For instance, given a numerical pattern, Perl 6 can intuit the next numbers in the series. The statement “(1,3,5,7….*)” will return a set of twenty odd numbers, starting at one. The statement “(1,2,4….*)” will return a sequence of successive numbers raised by the power of two, each a double of the number preceding it.

In an example given by Larry Wall at YAPC:: EU 2010, we can define the parameters of a sequence, as in the example (the Fibonacci sequence), written in Perl 6:

(0,1, *+* ... *)[^20].perl.say;

output => (0,1, 1, 2, 3, 5, 8, 13, 21, 34, 55, 89, 144, 233, 377, 610, 987, 1597, 2584, 4181)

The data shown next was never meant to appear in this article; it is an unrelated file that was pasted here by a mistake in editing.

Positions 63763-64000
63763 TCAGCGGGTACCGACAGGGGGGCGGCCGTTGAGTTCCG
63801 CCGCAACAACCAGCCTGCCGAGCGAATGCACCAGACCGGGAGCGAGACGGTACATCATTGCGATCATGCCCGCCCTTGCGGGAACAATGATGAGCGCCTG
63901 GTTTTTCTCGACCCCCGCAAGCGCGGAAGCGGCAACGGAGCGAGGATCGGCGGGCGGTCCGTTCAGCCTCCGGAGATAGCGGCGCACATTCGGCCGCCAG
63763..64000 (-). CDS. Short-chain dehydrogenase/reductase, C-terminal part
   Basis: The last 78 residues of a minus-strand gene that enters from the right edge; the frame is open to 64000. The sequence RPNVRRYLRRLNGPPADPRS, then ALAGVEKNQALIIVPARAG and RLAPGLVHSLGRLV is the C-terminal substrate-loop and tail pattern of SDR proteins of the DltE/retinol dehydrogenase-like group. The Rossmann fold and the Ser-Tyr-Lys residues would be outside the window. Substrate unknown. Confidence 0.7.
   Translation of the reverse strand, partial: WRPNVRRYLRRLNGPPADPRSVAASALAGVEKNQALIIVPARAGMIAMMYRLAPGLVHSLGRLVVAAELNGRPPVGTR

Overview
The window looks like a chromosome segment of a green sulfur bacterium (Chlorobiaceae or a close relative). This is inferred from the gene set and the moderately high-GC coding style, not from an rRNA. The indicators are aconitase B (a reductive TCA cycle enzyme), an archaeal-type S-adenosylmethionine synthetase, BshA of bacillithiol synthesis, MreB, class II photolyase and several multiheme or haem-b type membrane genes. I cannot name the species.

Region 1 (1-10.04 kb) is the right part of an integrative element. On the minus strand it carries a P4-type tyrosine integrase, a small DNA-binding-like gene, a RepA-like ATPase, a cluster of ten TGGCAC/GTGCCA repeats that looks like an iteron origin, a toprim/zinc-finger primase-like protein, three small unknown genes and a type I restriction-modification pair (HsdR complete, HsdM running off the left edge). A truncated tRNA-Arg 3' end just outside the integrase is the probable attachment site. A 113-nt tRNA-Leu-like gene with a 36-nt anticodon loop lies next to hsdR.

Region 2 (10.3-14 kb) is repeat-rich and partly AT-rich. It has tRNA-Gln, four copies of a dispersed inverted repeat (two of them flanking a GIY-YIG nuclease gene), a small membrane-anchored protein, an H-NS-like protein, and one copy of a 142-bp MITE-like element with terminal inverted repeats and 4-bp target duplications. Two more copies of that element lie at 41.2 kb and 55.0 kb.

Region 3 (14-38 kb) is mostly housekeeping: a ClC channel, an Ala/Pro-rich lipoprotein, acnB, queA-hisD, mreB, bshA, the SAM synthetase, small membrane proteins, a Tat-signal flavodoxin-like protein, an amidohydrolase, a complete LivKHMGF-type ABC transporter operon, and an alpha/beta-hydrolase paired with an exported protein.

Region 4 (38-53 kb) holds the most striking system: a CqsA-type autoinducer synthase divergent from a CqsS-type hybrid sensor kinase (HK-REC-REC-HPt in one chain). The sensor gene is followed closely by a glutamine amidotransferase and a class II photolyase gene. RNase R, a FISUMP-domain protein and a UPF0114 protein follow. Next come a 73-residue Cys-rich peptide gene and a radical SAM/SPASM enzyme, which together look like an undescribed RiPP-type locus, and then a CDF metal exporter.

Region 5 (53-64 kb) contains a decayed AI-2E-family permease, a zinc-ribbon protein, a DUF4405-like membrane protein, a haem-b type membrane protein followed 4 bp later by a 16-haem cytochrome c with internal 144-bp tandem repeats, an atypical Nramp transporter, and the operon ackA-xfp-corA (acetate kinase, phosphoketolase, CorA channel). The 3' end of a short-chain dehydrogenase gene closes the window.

Where  (0,1, *+* … *) is the sequence, ‘0,1’ and each subsequent number is the sum of the previous two. And [^20] is the number of resultant elements.

Geek curiosity: In this example, the maximum number of results is [^1476] that is 1.3069892237634e+308 (geek), if you exceed that number will appear INF in the final of the valid sequence.

Good Perl!

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